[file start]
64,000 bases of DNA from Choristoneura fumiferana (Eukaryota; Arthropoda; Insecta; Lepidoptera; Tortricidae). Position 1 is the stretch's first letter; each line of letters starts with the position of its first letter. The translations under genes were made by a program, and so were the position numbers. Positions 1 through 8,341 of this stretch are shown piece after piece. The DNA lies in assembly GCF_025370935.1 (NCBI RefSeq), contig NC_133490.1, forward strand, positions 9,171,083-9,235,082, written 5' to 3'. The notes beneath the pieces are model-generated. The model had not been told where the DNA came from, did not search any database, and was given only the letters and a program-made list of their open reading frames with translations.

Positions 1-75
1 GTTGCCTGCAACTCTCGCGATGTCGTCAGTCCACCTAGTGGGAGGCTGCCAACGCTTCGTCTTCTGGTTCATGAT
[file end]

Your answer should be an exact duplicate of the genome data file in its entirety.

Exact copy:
64,000 bases of DNA from Choristoneura fumiferana (Eukaryota; Arthropoda; Insecta; Lepidoptera; Tortricidae). Position 1 is the stretch's first letter; each line of letters starts with the position of its first letter. The translations under genes were made by a program, and so were the position numbers. Positions 1 through 8,341 of this stretch are shown piece after piece. The DNA lies in assembly GCF_025370935.1 (NCBI RefSeq), contig NC_133490.1, forward strand, positions 9,171,083-9,235,082, written 5' to 3'. The notes beneath the pieces are model-generated. The model had not been told where the DNA came from, did not search any database, and was given only the letters and a program-made list of their open reading frames with translations.

Positions 1-75
1 GTTGCCTGCAACTCTCGCGATGTCGTCAGTCCACCTAGTGGGAGGCTGCCAACGCTTCGTCTTCTGGTTCATGAT